There has been a dearth of economy-altering innovation, the kind that fuels rapid growth in the economy’s productive potential. There has been a global glut of labor because of a period of rapid globalization and technological change that reduced workers’ bargaining power in rich countries. And there has been persistently inadequate demand for goods and services that government policy has unable to fix.

There is not one reason, however, to think that these negative trends have run their course. There are 17.

1. The ketchup might be ready to flow
2. 2020s battery technology looks kind of like 1990s microprocessors
3. Emerging innovations can combine in unexpected ways
4. The pandemic has taught us how to work remotely
5. Even Robert Gordon is (a little) more optimistic!
6. Crises spur innovation
7. Tight labor markets spur innovation, too
8. There’s only one China
9. There’s only one Mexico
10. The offshoring revolution is mostly played out
11. Baby boomers can’t work forever
12. The millennials are entering their prime
13. Everybody likes it hot
14. Joe Biden wants to let it rip
15. Jay Powell wants to let it rip
16. Republicans are getting away from austerity politics
17. The post-pandemic era could start with a bang

More: https://www.nytimes....imism-boom.html

If you lose all hope, you can always find it again -- Richard Ford in The Sportswriter
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#18007 User is offline   y66 

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Posted 2021-March-14, 21:12

Matt Yglesias said:

Love to see it

James Pethokoukis said:

GOLDMAN SACHS: "We have raised our GDP forecast to reflect the latest fiscal policy news and now expect 8% growth in 2021 (Q4/Q4) and an unemployment rate of 4% at end-2021—the lowest among consensus forecasts—that falls to 3.5% in 2022 and 3.2% in 2023."

If you lose all hope, you can always find it again -- Richard Ford in The Sportswriter
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#18008 User is offline   kenberg 

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Posted 2021-March-15, 08:16

Let's hope this optimism is at least somewhat realistic and, if that happens, we can also hope the wealth gets spread around some.
Ken
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#18009 User is offline   y66 

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Posted 2021-March-15, 11:49

Trump voters wary of covid shots said:

We want to be educated, not indoctrinated.

Why do you think we watch Fox News?

If you lose all hope, you can always find it again -- Richard Ford in The Sportswriter
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#18010 User is offline   kenberg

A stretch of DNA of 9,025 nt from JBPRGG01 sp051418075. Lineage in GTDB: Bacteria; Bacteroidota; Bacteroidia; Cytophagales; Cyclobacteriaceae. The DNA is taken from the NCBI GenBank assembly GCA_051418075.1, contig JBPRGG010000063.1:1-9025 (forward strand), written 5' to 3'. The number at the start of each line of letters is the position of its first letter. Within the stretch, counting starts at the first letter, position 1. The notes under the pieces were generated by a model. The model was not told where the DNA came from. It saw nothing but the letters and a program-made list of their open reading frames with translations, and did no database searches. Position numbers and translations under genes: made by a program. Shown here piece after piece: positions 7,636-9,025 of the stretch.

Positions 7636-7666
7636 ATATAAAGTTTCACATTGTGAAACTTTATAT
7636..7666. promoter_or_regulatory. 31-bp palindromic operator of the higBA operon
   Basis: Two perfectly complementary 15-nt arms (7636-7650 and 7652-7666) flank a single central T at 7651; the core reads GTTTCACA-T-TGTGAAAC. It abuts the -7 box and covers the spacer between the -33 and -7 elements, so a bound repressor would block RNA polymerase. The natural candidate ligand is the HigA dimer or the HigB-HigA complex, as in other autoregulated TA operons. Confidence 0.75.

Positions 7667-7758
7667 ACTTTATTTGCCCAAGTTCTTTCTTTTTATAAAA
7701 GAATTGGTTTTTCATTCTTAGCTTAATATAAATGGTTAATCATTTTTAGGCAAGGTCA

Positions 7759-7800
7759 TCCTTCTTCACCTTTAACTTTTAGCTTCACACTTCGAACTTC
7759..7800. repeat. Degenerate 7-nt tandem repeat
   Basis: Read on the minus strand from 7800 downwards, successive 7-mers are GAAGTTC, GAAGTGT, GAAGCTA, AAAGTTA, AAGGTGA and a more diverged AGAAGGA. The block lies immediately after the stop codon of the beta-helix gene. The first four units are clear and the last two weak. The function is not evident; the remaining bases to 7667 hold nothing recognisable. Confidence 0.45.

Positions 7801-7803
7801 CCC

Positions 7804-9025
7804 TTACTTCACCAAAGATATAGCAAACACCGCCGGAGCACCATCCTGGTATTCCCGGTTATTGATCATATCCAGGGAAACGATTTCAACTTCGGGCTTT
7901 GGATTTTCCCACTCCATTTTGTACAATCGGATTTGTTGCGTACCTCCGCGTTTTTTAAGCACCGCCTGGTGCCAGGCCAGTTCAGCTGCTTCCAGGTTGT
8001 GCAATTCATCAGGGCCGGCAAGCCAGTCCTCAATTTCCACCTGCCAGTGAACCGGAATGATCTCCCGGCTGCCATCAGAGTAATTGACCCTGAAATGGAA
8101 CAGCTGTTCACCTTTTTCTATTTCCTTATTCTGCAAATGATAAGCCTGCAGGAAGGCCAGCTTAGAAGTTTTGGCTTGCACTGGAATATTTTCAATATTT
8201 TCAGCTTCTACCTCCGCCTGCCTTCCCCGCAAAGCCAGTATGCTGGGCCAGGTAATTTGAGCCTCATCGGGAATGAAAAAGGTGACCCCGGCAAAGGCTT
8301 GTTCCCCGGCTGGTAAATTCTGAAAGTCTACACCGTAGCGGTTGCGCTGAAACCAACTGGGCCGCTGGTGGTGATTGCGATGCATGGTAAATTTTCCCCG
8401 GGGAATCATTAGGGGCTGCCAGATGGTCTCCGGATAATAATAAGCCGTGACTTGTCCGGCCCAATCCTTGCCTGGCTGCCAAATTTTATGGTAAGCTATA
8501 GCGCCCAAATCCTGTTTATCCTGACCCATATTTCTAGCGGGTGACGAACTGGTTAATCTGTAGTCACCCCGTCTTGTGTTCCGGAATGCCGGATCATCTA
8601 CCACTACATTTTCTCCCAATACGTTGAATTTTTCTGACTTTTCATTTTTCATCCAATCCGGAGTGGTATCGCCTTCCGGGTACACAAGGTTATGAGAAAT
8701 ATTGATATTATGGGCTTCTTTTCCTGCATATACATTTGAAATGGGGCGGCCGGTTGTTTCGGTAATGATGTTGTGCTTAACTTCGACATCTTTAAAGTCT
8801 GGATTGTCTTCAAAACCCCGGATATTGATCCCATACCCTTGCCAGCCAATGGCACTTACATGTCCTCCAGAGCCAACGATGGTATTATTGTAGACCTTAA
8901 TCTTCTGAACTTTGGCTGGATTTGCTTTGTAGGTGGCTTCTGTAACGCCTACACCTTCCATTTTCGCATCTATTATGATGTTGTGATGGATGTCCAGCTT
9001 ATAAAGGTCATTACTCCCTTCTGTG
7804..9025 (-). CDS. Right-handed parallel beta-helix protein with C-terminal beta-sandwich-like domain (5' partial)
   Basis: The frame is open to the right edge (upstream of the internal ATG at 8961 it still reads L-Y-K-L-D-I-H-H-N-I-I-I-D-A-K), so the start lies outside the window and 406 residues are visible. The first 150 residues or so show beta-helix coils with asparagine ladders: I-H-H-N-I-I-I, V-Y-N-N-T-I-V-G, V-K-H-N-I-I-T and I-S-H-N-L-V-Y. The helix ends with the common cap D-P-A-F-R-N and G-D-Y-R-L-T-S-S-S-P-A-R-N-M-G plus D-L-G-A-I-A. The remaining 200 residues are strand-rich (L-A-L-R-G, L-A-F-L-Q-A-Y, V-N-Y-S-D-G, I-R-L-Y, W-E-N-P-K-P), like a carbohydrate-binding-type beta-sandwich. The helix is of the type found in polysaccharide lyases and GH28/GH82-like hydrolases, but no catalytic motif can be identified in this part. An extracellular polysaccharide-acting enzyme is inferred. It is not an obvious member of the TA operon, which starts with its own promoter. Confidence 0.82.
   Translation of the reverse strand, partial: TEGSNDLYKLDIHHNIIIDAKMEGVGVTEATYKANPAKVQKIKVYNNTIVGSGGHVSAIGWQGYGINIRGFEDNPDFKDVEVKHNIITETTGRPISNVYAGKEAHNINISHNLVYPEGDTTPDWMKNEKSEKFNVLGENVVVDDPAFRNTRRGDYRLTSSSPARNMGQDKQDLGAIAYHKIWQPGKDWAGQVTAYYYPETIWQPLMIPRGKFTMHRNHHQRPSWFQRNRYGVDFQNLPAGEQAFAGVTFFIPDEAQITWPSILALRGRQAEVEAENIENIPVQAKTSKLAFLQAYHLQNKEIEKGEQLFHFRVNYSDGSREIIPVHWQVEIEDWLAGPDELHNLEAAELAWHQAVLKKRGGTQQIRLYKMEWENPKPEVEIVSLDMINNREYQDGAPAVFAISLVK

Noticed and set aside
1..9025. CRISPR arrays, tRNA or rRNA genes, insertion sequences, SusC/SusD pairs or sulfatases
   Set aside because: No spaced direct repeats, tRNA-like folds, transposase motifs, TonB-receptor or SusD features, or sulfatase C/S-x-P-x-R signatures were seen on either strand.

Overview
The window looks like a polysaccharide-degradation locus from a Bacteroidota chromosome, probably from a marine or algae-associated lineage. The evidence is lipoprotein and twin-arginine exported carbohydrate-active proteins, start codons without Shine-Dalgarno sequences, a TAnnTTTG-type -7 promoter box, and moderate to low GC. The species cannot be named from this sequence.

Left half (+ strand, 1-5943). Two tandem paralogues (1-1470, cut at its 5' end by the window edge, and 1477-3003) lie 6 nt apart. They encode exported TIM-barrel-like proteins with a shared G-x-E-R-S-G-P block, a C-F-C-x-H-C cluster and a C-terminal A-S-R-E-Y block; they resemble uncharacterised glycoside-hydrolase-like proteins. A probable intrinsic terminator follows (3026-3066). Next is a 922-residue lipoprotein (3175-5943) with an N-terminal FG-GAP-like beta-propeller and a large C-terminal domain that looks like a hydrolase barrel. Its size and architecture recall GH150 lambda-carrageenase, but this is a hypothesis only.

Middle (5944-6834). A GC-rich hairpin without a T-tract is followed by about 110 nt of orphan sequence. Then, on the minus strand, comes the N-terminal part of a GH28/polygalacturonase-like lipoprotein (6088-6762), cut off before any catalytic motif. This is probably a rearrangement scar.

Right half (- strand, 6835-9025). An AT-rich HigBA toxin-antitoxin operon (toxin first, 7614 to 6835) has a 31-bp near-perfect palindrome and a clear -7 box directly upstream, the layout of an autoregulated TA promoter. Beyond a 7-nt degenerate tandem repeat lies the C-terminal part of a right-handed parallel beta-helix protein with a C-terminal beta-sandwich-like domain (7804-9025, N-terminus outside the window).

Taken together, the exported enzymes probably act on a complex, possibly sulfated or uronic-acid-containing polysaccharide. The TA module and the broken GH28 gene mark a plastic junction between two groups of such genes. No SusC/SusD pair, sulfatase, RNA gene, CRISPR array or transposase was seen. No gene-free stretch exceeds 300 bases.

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Posted 2021-March-15, 13:11

Quote

Trump voters wary of covid shots said:

We want to be educated, not indoctrinated.

Why do you think we watch Fox News?



I confess that there are times that I think we should accept their refusal, then just isolate them and let them die off. One of those win-win things.
I try to restrain such thoughts.
Ken
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#18011 User is online   Winstonm 

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Posted 2021-March-17, 09:57

View Postkenberg, on 2021-March-15, 13:11, said:

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I confess that there are times that I think we should accept their refusal, then just isolate them and let them die off. One of those win-win things.
I try to restrain such thoughts.


Posted ImageHrothberg?
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#18012 User is offline   y66 

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Posted 2021-March-17, 18:22

Erik Wasson at Bloomberg said:

House Republicans voted to allow their members to request dedicated-spending projects, known as earmarks, following that same move by Democrats, in a positive sign for President Joe Biden’s hopes for a bipartisan infrastructure bill.

The House GOP caucus on Wednesday voted by secret ballot to approve earmarks, according to people familiar with the matter.

Senate Republicans still have to decide on whether to participate in earmarking, which both parties banned in 2011 after years of their association with wasteful projects and with corruption. Advocates say new transparency rules will help address those issues, and encourage the kind of deal-making essential to bipartisan agreements.